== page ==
9th Dr. Asghar Ali Engineer Memorial Lecture delivered by Prof. Sukhdeo Thorat

Prof Sukhadeo Thorat

“Incidences of untouchability not only persist, but they are also increasing”, argued Padma Shri Prof Sukhadeo Thorat, former chair of ICSSR, while delivering the ninth Dr Asghar Ali Engineer Memorial Lecture at the Asiatic Library in Mumbai on Saturday. The Lecture was organized by the Centre for Study of Society and Secularism and chaired by Shri Dinesh Waghmare, Secretary, Social Justice and Special Assistance Department, Govt. of Maharashtra. The lecture was titled “Why Untouchability and Atrocities Persist Despite Laws? What Government should do to Reduce Untouchability and Atrocities in the Villages in Maharashtra?” According to Prof. Thorat, untouchability still persists as it enables the upper castes to derive economic benefits out of the low status of Dalits which in turn helps them maintain their higher status in society and derive psychological satisfaction.

Referring to several surveys conducted till 2016 in rural Maharashtra, Prof. Thorat said that Dalits were physically and verbally abused and not allowed access to drinking water and temples. Marriages between Dalit men and upper caste women are not tolerated, he said, and Dalits were denied access to village commons including roads.

Prof Thorat said that while in some areas discrimination against Dalits discontinued or was much less, e.g. in public transport, polling booths, police stations and post offices; in other areas Dalits had access, but with differential treatment, Primary Health Centres, ASHA health workers, education with separate sitting arrangements in classrooms, midday meals in Anganwadi’s; however, in certain spheres, there was complete denial of access, e.g. wells, grocery shops owned by upper castes, community dinners, cultural festivals and religious celebrations and marriage processions.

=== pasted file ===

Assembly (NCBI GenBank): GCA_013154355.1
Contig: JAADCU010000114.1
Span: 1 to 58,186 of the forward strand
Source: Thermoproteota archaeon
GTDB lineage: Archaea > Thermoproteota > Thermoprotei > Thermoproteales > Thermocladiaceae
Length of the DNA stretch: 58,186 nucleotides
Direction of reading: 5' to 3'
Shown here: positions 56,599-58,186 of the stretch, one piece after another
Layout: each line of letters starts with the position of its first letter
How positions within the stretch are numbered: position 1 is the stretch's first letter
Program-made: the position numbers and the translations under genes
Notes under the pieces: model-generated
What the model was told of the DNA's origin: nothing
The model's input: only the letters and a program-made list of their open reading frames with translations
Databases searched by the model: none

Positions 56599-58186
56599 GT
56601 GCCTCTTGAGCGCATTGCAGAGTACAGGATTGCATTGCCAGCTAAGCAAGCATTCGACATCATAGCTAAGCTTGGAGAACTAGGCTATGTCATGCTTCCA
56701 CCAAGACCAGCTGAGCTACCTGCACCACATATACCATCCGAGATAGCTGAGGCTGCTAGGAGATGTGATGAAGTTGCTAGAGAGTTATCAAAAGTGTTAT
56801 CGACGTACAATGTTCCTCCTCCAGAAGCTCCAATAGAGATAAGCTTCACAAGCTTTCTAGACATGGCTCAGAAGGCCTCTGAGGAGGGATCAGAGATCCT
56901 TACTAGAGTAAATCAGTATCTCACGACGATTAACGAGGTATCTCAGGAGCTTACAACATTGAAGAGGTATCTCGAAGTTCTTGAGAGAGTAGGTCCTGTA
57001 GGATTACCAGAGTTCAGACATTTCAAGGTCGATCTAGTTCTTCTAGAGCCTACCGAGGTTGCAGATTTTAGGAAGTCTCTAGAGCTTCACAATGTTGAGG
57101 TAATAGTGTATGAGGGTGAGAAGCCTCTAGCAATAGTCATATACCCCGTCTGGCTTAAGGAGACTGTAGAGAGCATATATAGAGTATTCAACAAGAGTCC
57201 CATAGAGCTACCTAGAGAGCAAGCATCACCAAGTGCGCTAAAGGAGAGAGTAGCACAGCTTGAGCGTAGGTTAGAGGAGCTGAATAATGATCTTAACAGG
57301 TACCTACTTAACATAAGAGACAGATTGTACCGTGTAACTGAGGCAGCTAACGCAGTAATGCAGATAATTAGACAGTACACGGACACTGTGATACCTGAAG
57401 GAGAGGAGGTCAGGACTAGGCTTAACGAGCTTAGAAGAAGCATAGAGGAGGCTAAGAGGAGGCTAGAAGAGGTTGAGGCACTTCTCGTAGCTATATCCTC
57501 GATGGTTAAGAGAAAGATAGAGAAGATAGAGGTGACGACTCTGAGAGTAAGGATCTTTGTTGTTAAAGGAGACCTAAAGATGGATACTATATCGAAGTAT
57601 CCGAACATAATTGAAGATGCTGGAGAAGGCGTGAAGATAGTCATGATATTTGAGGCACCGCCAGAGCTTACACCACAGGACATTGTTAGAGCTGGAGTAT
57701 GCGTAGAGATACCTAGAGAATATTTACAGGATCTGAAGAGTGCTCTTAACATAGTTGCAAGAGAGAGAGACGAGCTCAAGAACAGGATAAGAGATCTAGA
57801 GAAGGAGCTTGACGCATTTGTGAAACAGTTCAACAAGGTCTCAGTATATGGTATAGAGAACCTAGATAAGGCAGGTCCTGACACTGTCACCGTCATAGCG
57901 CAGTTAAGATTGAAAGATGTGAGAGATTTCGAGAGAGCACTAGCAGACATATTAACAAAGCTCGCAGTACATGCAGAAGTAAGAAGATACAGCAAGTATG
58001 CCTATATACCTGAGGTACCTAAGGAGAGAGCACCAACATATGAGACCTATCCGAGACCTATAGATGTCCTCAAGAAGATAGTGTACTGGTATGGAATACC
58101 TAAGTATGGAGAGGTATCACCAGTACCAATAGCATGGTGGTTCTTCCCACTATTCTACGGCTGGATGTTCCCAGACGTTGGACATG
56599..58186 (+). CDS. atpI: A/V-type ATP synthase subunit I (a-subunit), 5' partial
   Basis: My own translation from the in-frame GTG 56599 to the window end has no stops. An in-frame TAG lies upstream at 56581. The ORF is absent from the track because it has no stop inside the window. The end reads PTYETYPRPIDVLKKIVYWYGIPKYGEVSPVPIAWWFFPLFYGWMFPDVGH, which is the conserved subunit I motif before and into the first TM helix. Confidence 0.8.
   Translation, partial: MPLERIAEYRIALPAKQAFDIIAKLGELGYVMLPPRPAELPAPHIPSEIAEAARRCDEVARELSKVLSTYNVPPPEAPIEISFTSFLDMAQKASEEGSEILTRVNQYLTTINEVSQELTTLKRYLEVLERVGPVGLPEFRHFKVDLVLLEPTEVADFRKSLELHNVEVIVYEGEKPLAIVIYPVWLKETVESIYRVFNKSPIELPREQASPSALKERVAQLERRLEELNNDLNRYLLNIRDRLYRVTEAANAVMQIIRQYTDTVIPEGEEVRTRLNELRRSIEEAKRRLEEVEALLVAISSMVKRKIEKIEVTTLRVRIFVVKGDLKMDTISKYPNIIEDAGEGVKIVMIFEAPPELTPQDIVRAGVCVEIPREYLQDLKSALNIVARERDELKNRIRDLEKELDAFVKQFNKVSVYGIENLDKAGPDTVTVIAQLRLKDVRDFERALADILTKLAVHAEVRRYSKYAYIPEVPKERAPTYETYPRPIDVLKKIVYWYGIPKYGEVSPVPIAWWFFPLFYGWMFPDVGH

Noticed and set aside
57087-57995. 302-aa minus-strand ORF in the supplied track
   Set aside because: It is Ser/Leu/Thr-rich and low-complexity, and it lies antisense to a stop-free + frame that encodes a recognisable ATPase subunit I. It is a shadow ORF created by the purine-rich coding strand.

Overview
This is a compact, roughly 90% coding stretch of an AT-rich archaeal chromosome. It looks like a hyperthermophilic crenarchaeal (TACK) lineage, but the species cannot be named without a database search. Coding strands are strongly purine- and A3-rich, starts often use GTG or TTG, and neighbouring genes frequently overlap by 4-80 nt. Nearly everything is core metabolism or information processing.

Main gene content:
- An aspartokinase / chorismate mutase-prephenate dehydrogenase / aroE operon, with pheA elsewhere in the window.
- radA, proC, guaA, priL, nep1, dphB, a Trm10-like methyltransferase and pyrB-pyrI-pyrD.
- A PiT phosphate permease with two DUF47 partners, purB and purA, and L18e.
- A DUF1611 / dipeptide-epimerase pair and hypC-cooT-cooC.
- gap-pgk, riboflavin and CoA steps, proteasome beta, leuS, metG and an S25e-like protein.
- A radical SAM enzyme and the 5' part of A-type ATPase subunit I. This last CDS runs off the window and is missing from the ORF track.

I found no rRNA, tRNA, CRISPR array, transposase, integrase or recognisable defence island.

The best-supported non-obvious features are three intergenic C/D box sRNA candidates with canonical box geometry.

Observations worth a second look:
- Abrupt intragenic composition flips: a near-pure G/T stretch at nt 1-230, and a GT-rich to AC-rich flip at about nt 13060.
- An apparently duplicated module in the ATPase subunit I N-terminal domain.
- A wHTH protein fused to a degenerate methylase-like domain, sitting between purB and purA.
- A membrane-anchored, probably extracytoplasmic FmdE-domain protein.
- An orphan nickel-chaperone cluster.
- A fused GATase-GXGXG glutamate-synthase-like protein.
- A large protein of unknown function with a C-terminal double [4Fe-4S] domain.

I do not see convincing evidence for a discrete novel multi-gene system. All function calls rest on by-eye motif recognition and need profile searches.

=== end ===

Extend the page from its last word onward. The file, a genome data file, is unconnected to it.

Analyzing FIRs filed under the Prevent of Atrocities Act in various police stations in rural Maharashtra, Prof Thorat argued that the conviction rate was as low as 3.4% as in many cases there were delays in registration of FIRs, police officers didn’t apply appropriate sections and didn’t investigate properly though the atrocity cases have to be investigated by police officers, not below the rank of DYSP. In most cases, timely compensation was not given to the survivors under the prevention of Atrocities Act and they were unable to stay in the area to give evidence. With this in view, Prof. Thorat argued that the Prevention of Atrocity law should continue without the amendments demanded by a section of Maratha community.

Prof. Thorat, however, pointed out that special laws like the Prevention of Atrocities Act alone would not help reduce the menace of untouchability. What was required was the change of attitude of the members of the upper castes which required Dalits to gain economic independence from the upper castes. This could be achieved through the implementation of schemes like MNREGA, improving access of Dalits to schemes like Indira Awas Yojana and providing employment in towns and cities.

Referring to the measures advocated by Dr Ambedkar, Prof Thorat suggested that Dalits should be resettled in separate larger blocks and make Panchayats responsible for the elimination of untouchability. Prof Thorat argued quoting Dr Ambedkar that for nation building, equality was a precondition which ensures fraternity and liberty. Lastly, condemning mob lynching, he stated that mob lynchings were against the spirit of the nation.

 

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